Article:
So how does one obtain faith? Romans 10:17, “So faith comes from hearing, and hearing through the word of Christ.” Faith, positive or negative, is obtained through hearing something over and over again. The job of the Cadre during Selection is to help amplify the fear and lies swimming in your head. It’s your job to push back and to not let those things into your heart. But in the heat of the moment, it can be very difficult to do that and it may be too late to start trying to convince yourself that you can do it, when everything else around you and inside you is telling you that you can’t. That’s why you need to build up your faith and your spirit well before the event begins.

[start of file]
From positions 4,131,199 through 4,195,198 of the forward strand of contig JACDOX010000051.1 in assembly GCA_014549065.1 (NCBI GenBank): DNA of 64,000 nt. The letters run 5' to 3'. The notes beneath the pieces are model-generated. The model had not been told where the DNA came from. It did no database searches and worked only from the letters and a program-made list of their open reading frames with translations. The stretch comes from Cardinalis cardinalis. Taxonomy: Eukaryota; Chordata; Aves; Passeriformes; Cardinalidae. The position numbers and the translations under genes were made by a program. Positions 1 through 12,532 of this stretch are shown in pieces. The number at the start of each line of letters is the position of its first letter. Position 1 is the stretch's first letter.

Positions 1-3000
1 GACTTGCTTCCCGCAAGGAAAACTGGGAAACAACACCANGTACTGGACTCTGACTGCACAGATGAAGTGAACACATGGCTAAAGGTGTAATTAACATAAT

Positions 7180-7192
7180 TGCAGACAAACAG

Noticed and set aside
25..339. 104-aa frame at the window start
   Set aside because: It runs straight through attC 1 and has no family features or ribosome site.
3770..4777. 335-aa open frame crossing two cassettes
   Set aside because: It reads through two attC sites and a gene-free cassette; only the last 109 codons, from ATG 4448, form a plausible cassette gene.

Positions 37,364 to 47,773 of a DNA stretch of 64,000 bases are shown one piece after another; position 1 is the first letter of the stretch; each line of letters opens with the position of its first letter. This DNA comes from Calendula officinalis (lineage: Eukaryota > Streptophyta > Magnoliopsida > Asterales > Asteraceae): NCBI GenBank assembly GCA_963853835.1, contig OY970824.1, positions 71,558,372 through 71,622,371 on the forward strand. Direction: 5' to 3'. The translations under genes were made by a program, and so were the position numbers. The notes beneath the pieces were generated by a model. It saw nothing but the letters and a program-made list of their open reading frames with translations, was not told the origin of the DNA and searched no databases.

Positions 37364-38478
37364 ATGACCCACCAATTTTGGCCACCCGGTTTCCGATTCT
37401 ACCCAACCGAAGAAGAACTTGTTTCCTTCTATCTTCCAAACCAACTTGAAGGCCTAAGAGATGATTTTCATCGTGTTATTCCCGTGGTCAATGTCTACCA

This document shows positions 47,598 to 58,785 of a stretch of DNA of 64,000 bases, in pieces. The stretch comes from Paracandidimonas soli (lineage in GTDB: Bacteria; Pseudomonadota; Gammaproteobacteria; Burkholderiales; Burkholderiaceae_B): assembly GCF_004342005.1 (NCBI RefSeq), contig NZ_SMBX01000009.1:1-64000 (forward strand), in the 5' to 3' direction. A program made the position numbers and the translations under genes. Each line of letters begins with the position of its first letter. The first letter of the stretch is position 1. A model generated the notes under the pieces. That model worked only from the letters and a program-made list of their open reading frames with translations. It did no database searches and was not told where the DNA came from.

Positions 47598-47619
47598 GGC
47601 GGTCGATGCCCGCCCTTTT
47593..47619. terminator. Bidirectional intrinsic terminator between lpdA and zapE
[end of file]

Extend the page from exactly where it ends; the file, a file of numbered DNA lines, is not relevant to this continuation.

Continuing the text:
Faith is also a potent and powerful force, able to affect the world around you as well as your own body. How is this force accessed and activated? From multiple examples in the Bible, this is done by believing something in your heart and then saying it with your mouth. Romans 10:9-10, “Because, if you confess with your mouth that Jesus is Lord and believe in your heart that God raised him from the dead, you will be saved. For with the heart one believes and is justified, and with the mouth one confesses and is saved.” Jesus himself said in Mark 11:23-24, “Truly, I say to you, whoever says to this mountain, ‘Be taken up and thrown into the sea,’ and does not doubt in his heart, but believes that what he says will come to pass, it will be done for him. Therefore I tell you, whatever you ask in prayer, believe you have received it, and it will be yours.” From these verses we can see that there is great power in believing something and then speaking it out. The entire universe was framed in this manner. If you flip to the very front of the book then you’ll see that everything God created he spoke into existence, “And God said, ‘Let there be light, and there was light” (Genesis 1:3).